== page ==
It all started a few months ago when I ordered some fiber for my sisters to learn how to spin. I couldn’t just order something for them and nothing for me, so I got this. Since the Tour de France just started and I am participating in the similar (but less athletic) Tour de Fleece (this article is from last year), it seemed like the perfect time to use it up (also before it got sucked into deep stash). This is the first time I have really taken the time to plan a skein. First I laid out my fiber. The colours are even more vibrant in real life: yellow, orange, red, and purple (I promise it’s not really black. My apartment just has bad lighting.)
I separated the colours, fluffed up the ends, and pulled off a handful of each colour.
You see, I had this brilliant idea to tie all the colours together. Each handful was further separated into 3 pieces and paired with the other 3 colours (So the yellow section had bits of orange, red, and purple; the orange section had yellow, red, and purple; the red section had yellow, orange, and purple; and the purple section had yellow, orange, and red bits). I further divided these sections into several pieces and incorporated them into my yarn at random intervals. It’s hard to see while still on the bobbin, but they are there, and I can’t wait to see how the yarn turns out!
Are you spinning in the Tour de Fleece? What are you working on?
Also, today is your last chance to get 20% off my newest pattern, the Raindrops and Wildflowers Cowl with the coupon code BEATRIX. I bet this would be glorious in handspun!
Sometimes I need a break from big projects like blankets and shawls, and even socks (socks take me a while to complete, so they count as big projects). In those times I like to cast on something small and manageable, something that I can see clear progress on in a matter of hours.
This washcloth worked up super quickly. I love the size of it, the look of it, and the ease of it. I used leftovers of Peaches and Creme and US 8 5.0 mm needles.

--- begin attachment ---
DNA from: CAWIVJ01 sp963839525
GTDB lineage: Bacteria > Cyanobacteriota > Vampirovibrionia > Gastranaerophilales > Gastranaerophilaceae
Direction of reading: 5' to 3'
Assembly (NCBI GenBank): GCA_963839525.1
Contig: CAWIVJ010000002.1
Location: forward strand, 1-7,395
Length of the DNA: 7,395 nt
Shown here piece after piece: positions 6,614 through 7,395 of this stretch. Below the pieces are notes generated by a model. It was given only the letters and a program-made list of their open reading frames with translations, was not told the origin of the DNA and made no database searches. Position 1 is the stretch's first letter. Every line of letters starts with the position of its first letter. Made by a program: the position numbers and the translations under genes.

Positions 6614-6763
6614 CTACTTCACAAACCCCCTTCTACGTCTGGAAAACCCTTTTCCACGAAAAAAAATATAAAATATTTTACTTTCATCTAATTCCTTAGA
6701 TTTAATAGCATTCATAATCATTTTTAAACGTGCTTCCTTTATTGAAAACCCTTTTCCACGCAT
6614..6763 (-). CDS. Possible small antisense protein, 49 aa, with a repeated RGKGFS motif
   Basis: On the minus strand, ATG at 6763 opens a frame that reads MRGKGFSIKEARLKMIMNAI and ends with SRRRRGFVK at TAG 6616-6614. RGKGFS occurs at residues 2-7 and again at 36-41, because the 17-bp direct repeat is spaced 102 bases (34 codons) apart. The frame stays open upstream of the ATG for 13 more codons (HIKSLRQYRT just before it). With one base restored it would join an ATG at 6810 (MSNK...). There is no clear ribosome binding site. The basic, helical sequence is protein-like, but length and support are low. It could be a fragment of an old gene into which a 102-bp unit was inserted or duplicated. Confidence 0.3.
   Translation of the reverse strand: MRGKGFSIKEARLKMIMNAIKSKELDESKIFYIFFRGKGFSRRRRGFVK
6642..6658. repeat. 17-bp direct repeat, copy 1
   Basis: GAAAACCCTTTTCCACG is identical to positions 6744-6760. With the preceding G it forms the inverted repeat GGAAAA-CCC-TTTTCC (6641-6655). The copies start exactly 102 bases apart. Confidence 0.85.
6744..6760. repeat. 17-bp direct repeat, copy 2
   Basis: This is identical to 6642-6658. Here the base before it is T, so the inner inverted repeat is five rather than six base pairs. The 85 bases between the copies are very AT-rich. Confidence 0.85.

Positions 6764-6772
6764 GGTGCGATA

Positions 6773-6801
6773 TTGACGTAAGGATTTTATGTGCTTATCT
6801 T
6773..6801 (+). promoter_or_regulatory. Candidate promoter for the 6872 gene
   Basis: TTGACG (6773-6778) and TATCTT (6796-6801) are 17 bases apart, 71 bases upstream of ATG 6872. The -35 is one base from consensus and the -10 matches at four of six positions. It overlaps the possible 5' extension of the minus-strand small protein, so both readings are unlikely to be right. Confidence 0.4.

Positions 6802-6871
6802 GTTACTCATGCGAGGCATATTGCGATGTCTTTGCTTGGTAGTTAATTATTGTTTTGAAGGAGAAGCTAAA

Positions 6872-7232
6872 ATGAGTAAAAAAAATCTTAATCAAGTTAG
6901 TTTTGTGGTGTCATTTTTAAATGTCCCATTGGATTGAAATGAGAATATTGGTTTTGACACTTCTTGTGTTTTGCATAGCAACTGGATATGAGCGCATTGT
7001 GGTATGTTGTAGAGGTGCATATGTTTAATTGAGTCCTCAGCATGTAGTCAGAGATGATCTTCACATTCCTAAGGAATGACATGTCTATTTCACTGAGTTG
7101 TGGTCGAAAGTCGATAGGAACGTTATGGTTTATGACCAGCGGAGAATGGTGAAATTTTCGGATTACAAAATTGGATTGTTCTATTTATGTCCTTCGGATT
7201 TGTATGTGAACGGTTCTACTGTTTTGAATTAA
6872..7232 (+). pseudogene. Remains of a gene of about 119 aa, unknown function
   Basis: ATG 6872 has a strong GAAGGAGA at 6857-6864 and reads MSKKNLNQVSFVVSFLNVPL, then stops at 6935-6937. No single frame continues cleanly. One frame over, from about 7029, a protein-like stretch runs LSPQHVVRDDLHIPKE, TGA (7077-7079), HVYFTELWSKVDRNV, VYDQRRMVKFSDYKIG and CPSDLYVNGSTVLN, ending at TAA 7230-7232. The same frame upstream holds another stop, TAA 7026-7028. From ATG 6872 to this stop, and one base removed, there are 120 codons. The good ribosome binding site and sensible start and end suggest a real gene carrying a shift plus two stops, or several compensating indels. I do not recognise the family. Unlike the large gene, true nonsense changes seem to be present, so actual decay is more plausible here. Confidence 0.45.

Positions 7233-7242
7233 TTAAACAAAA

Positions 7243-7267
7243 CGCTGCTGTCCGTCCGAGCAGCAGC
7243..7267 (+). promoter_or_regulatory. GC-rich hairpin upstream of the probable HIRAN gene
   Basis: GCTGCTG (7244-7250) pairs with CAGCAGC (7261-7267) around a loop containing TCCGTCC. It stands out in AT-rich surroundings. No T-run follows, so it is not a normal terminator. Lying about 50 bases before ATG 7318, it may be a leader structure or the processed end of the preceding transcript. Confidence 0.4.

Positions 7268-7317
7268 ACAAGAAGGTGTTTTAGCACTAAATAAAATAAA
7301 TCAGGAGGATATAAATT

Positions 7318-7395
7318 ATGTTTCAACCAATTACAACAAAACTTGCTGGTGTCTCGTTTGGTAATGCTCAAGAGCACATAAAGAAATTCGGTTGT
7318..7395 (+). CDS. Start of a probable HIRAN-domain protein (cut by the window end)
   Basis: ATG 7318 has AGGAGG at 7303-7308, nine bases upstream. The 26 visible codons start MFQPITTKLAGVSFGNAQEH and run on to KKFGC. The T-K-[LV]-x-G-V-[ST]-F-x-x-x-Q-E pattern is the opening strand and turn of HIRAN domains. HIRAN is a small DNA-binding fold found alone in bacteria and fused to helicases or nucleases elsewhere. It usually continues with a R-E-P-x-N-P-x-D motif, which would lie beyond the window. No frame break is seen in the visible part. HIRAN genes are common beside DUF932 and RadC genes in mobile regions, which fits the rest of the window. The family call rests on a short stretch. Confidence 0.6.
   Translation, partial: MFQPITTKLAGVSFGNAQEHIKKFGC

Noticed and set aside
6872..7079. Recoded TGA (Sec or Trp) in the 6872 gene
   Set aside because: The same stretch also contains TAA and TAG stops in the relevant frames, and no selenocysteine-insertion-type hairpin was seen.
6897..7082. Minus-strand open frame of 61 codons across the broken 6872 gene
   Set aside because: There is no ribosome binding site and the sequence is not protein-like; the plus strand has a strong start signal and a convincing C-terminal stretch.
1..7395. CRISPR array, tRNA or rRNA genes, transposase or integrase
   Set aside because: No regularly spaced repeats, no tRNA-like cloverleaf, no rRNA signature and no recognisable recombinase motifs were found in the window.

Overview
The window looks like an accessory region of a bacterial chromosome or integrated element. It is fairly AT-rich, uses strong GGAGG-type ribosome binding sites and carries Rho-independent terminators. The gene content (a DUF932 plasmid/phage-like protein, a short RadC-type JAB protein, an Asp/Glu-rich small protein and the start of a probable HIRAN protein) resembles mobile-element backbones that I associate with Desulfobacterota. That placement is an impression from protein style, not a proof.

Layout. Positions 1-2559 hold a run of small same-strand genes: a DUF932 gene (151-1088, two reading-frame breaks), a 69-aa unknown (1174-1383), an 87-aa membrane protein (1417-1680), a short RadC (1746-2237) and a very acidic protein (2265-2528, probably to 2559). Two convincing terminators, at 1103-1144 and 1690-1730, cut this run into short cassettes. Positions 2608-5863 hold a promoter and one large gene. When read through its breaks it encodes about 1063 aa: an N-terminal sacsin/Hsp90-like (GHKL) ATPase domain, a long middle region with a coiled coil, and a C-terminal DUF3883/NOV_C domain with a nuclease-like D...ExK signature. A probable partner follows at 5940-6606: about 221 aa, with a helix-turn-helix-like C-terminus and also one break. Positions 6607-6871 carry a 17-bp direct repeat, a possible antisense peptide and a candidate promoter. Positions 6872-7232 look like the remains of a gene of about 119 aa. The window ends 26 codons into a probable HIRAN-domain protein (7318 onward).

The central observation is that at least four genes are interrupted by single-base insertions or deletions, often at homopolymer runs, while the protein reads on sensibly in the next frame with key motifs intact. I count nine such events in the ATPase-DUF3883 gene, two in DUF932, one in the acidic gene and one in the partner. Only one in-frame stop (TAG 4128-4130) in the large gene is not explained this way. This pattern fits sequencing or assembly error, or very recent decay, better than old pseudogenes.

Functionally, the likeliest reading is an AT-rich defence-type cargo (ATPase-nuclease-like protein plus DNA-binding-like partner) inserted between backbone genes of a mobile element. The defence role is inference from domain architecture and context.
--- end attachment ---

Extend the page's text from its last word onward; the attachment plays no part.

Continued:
This yarn is a practice skein (the fiber is undyed Southdown wool), an etude in preparation for a symphony. It is a singles yarn, which is why it looks kinky. When you first start spinning you are trying to spin a finer and finer yarn. To the point where it becomes very difficult to spin a thick singles. In order to practice thick singles, teachers suggest that you spin an intentionally slubby yarn…which I don’t particularly love. I was prepared to do what needed to be done, though, for my symphony, but I was pleasantly surprised when I (fairly easily) started spinning thick singles. Tadah!
It has been almost a year since I bought my spinning wheel. In that time I have spun many skeins and learned a lot. Last week I tried something new.
In my spinning so far I have only used Combed Top (This is where the fibers are combed so they lay parallel to each other). Top is very easy to find commercially and comes in many colours and fibers. When I bought my spinning wheel I bought the previous owner’s fiber with it – including 10 little tiny batts (A batt is where the fibers are carded on a drum carder where the fibers are not parallel. It is a very airy preparation).
I set out to spin these tiny batts woolen (it’s a spinning term that means you don’t micromanage how your yarn comes out), but the fiber had a bit of the original grease still left in it, which made it a bit tacky and hard to draft. After fighting with it for a while I reverted back to my normal worsted draft (this is when you do micromanage your yarn), and from there it was smooth sailing.
I ended up unintentionally spinning the singles Z (counterclockwise) and plying S (clockwise). Normally I do it the other way. I attenuated the batts from either end so they looked like large rolags to maximize the squishy airiness of my yarn.